If you’re looking for a challenge, Wonder Boy: The Dragon’s Trap will surely scratch that itch. You’ll find plenty of enemies who can quickly whittle down your stock of hearts in just a few hits. And when you die, you’ll always be brought back to the game’s starting village. Having to make the lengthy trek back to a dungeon to defeat a boss who got the better of you can be a pain in the neck. Thankfully, you keep all of your hard-earned gold and items you collect when you die. This makes it pretty easy to stock up on cash to buy new gear to help you overcome the game’s greatest challenges.
Still, even the best armor won’t make you invincible when it comes to the boss encounters. It’s during these mano-a-mano showdowns with these scaly antagonists that your skills will really be put to the test. And no matter how good your stockpile of gear is, pixel-perfect pattern recognition and skilled thumbs are the only things that will save you there. And when the going really gets tough, you can always fall back on those passwords scribbled in your dusty Master System version’s manual. That’s right, Lizardcube has smartly included support for passwords from the retro version of the game. How nostalgic!
Jazz hands not required
Like I said, the game’s totally updated visuals are great. However, they aren’t the only thing that’s been completely overhauled for this remaster. Wonder Boy III: The Dragon’s Trap’s toe-tapping chiptune soundtrack has been recreated with an actual instrumental score. This jazzy re-imagining of the original game’s timeless tunes is catchy, and really matches the on-screen action. If jazz isn’t exactly your thing, you can switch back to the original FM-synthesized tunes with a quick trip to the options menu. You can even mix and match the old-school sound effects, music, and visuals to find a balance you like the most. My only gripe here is that the retro soundtrack is considerably quieter than the modern one. This had me fetching my TV remote to adjust the volume whenever I switched between the two.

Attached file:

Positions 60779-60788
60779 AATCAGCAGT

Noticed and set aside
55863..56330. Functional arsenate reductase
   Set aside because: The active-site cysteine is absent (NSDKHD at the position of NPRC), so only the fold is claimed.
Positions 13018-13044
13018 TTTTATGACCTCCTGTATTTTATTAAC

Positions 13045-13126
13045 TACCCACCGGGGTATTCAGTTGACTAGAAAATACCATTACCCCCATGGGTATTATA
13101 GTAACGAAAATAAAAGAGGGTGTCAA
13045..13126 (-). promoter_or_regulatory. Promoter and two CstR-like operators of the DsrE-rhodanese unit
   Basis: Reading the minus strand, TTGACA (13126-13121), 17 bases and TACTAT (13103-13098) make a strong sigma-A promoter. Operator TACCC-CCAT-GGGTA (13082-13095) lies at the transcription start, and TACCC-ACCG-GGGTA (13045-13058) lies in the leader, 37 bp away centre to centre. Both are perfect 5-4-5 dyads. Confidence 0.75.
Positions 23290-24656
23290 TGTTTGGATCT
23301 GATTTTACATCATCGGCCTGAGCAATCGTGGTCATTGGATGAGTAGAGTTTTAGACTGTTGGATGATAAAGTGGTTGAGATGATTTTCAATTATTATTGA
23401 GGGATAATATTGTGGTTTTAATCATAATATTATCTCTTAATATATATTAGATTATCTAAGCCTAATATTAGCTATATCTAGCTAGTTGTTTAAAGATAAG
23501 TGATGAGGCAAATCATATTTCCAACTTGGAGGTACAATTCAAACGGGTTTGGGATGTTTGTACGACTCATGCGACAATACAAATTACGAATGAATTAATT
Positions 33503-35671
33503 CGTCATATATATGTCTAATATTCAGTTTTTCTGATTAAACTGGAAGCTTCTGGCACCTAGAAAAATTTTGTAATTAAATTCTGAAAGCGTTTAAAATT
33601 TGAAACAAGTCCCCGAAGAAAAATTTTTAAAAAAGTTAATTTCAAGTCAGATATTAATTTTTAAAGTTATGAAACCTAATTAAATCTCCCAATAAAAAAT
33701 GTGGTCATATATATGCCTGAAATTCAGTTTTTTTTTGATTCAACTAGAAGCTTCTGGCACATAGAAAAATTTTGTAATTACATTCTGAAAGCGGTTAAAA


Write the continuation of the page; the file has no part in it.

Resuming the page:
When all is said and done, Wonder Boy: The Dragon’s Trap holds up surprisingly well almost three decades later. This reboot isn’t without its faults, as some of the original release’s quirks rise to the surface quite frequently. But these issues are easy to overlook when you consider just how much charm is crammed into this remastered package. If you’re a fan of the original or just looking for a charming, retro-inspired adventure, Wonder Boy: The Dragon’s Trap is a game you’ll want to experience at least once.
Final Verdict: 3.5/5
Available on: PlayStation 4 (Reviewed), Xbox One, PC ; Publisher: DotEmu ; Developer: Lizardcube; Players: 1 ; Released: April 18, 2017 ; MSRP: $19.99
Full Disclosure: This review is based on a copy of Wonder Boy: The Dragon’s Trap given to Hey Poor Player by the Publisher.